Beware the dangers of sado-monetarism

NEW YORK (NYTIMES) – Sado-monetarism is having a moment. And one of the biggest risks now facing the US economy is that it will have too much influence over policy.

This term, by the way, was coined by William Keegan to describe Margaret Thatcher’s economic policies. But sado-monetarist has come to mean a person who always seems to demand higher interest rates and fiscal austerity, regardless of the state of the economy.

And such people have just had a good year: the inflation they’ve always warned about finally materialized. In 2021, US policymakers, like many economists, myself included, badly underestimated inflation risks – as they themselves admit..

More important, policymakers are acting to undo their mistakes. Budget deficits are plunging. The Federal Reserve has begun raising the interest rates it controls, and the longer-term rates that matter for the real economy – especially mortgage rates and corporate borrowing costs – have soared. These policies pretty much ensure a slowdown in the US economy, which might be sharp enough to be considered a mild recession.

But there’s a loud chorus of voices insisting that the Fed must tighten even more – indeed, that it must drive the US economy into a sustained period of high unemployment something like the big slump of the early 1980s. And there’s a real danger that the Fed may be bullied into overreacting.

So let’s talk about why the demands for even more aggressive Fed action are misguided.

First, how did inflation get so high? A large part of the story involves shocks like rising oil and food prices, disrupted supply chains and so on that are outside the control of policymakers – that is, policymakers other than Vladimir Putin, whose invasion of Ukraine has seriously damaged the world economy. These nonpolicy shocks explain why inflation has soared almost everywhere – for example, British inflation just clocked in at 9.1 per cent.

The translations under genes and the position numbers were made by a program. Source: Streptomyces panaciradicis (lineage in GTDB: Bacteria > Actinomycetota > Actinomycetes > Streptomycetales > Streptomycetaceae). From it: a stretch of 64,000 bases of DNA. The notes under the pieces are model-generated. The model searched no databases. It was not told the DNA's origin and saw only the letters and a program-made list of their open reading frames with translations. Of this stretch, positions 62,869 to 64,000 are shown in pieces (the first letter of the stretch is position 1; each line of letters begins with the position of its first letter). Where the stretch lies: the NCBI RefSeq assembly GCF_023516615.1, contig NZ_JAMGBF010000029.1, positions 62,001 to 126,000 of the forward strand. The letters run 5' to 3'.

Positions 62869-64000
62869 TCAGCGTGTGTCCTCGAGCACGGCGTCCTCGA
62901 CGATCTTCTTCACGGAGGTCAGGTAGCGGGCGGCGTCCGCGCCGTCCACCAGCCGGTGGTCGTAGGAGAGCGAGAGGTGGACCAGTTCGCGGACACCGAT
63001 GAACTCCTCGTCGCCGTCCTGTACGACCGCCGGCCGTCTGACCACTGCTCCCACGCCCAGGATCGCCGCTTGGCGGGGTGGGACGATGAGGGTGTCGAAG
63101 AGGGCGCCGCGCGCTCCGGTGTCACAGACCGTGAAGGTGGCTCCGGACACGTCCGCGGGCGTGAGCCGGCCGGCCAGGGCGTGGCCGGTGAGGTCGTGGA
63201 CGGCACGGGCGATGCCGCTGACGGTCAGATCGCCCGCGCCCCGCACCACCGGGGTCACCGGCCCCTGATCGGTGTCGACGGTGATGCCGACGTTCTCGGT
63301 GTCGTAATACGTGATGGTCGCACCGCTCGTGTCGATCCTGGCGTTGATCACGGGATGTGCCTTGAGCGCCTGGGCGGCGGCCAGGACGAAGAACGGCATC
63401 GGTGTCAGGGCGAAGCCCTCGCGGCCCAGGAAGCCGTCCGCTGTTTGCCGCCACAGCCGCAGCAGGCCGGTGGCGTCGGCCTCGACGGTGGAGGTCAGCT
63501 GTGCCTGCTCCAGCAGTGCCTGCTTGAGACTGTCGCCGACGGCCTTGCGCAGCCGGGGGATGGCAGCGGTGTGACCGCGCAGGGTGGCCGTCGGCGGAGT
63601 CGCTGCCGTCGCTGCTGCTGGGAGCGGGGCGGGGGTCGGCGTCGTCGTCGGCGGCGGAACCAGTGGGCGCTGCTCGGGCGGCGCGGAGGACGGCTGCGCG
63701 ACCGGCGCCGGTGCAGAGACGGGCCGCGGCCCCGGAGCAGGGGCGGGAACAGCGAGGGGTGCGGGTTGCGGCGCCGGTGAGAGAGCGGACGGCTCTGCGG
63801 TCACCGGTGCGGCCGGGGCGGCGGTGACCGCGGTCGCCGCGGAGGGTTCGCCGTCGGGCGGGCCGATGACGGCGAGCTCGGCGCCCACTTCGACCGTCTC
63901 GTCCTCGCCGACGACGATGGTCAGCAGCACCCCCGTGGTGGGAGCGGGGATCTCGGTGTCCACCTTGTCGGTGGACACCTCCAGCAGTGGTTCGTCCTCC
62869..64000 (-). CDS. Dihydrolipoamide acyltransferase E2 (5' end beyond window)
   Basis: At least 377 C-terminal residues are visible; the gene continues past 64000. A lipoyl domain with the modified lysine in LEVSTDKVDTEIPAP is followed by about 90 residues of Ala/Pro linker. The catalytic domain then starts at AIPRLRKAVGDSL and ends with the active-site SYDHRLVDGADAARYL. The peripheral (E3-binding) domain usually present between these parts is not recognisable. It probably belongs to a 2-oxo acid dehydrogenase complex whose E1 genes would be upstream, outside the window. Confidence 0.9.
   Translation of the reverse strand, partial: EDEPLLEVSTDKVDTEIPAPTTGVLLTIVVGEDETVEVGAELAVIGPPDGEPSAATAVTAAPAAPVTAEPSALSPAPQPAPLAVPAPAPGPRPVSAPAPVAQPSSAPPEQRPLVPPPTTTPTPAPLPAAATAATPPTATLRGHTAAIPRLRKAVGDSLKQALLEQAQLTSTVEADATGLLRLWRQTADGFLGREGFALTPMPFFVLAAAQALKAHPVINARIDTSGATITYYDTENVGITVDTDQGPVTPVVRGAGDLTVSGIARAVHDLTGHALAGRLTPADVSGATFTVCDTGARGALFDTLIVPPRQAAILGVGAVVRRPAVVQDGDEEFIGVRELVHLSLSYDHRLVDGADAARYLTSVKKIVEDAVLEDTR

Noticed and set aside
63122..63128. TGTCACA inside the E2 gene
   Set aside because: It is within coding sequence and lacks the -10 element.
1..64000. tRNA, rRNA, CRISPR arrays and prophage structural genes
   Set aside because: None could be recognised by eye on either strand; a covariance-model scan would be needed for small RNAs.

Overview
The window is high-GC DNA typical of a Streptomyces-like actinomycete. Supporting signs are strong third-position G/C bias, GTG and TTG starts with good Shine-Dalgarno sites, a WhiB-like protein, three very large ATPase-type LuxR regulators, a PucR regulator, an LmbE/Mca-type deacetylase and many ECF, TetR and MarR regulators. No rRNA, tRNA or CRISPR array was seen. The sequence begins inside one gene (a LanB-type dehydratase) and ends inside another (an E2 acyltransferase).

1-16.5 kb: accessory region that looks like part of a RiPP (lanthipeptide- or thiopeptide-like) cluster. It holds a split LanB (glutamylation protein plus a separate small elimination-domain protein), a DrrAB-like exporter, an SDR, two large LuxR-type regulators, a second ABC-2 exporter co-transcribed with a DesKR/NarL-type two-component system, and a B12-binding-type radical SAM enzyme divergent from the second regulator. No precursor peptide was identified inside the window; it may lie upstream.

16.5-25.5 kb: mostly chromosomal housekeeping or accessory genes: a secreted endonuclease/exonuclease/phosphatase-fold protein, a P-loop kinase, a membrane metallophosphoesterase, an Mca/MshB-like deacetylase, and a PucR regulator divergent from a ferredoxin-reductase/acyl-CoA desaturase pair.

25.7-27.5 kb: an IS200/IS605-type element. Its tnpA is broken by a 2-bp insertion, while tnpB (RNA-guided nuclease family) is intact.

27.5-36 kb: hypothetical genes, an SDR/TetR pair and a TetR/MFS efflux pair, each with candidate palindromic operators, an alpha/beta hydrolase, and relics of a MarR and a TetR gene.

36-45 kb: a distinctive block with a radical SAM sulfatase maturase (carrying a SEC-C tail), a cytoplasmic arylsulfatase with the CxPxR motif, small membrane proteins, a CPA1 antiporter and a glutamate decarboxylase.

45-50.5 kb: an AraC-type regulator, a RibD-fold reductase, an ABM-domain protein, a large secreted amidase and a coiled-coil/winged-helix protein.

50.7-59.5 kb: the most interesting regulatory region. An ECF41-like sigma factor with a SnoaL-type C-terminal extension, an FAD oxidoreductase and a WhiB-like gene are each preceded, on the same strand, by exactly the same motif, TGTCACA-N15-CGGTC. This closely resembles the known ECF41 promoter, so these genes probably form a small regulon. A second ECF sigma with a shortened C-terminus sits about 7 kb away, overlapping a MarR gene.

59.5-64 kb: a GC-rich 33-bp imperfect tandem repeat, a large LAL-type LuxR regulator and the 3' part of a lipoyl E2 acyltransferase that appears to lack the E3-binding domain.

Unfortunately, that’s not the whole story. In the United States, at least, inflation isn’t confined to a few troubled sectors; even measures that exclude extreme price changes show inflation running well above the Fed’s 2 per cent target, although well below the numbers you may see in headlines. And the breadth of inflation suggests that the combination of large federal spending last year and easy money has caused the economy to overheat – that we’ve been suffering from a classic case of too much money chasing too few goods.

As I said, however, policymakers have already taken strong steps to cool the economy back down. So why isn’t that enough?

The answer I keep hearing is that harsh policy is necessary to restore the Fed’s credibility. And to be fair, there are good reasons to believe that credibility is an important factor in keeping inflation under control. What we don’t have are good reasons to believe that this credibility has been lost.

Economists have long accepted the idea that persistent inflation can be self-perpetuating. By 1980, for example, almost everyone expected high inflation to continue indefinitely – and these expectations were reflected, among other things, in big wage deals that gave inflation a lot of inertia. So Paul Volcker, the Fed chairman at the time, had to impose a severe, extended slump to break the inflationary cycle.

But aside from the sado-monetarists themselves, who currently expects inflation to remain persistently high (as opposed to staying high for, say, the next year)?